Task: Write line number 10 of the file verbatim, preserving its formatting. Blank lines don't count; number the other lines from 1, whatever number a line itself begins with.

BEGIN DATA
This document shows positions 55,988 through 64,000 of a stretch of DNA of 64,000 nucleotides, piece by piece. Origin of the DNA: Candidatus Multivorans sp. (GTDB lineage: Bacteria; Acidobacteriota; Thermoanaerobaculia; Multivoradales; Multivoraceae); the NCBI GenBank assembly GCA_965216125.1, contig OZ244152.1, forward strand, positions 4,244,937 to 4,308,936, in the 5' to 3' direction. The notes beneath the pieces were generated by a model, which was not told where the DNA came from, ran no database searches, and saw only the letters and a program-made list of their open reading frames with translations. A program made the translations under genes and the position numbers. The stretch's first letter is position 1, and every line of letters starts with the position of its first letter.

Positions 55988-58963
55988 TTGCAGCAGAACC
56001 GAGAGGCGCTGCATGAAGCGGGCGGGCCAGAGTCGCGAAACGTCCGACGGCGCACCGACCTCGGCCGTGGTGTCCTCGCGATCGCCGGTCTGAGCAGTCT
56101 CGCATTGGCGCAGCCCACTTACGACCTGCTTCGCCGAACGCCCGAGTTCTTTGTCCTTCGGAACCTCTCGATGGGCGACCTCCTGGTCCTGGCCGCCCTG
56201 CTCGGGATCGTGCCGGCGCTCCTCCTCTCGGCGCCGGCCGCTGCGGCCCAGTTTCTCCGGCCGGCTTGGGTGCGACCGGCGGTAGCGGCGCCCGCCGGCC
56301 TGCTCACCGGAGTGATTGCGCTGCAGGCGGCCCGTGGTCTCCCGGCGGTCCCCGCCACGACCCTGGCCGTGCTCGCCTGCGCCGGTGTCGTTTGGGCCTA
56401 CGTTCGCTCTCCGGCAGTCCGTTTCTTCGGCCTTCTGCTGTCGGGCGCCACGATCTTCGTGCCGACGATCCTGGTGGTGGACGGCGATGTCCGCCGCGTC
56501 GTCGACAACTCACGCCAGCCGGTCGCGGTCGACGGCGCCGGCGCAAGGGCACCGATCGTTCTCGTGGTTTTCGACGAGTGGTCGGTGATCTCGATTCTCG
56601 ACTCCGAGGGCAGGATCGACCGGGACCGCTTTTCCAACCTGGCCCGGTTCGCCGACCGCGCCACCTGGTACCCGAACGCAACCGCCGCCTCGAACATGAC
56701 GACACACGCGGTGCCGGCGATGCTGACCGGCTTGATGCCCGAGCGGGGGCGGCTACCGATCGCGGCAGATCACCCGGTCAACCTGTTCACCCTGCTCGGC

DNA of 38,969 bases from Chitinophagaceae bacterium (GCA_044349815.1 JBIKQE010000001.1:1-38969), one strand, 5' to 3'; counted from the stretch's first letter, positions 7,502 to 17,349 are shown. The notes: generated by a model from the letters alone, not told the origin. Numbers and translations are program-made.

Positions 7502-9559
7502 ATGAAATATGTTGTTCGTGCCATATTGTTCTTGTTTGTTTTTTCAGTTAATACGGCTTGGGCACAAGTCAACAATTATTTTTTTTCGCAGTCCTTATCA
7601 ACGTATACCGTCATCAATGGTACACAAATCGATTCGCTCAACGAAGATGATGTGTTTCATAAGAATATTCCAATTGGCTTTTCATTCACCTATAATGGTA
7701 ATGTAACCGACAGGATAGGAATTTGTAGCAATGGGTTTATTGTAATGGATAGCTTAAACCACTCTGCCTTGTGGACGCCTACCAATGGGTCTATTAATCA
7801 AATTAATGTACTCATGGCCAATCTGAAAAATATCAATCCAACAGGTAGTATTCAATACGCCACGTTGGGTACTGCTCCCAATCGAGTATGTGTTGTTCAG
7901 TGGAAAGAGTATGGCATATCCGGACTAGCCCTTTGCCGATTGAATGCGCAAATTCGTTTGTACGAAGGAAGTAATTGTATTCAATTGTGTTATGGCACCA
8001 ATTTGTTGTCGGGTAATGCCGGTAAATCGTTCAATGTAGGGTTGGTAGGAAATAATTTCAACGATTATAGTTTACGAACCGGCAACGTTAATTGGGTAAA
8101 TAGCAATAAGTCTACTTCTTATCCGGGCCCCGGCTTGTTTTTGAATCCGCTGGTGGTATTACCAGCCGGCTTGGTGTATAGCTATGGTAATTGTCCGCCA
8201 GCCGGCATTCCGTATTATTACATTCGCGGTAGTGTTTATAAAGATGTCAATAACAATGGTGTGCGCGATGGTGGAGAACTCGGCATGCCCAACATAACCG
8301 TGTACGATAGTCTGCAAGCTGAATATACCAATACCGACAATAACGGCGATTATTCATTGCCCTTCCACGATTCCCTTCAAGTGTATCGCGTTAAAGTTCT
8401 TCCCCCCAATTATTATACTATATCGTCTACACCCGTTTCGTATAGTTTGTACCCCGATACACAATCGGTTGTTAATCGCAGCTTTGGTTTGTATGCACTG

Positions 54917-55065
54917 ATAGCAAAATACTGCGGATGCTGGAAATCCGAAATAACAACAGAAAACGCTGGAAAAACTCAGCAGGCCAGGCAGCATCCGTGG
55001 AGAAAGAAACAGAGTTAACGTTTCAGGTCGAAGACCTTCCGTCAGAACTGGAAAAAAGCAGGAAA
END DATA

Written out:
56601 ACTCCGAGGGCAGGATCGACCGGGACCGCTTTTCCAACCTGGCCCGGTTCGCCGACCGCGCCACCTGGTACCCGAACGCAACCGCCGCCTCGAACATGAC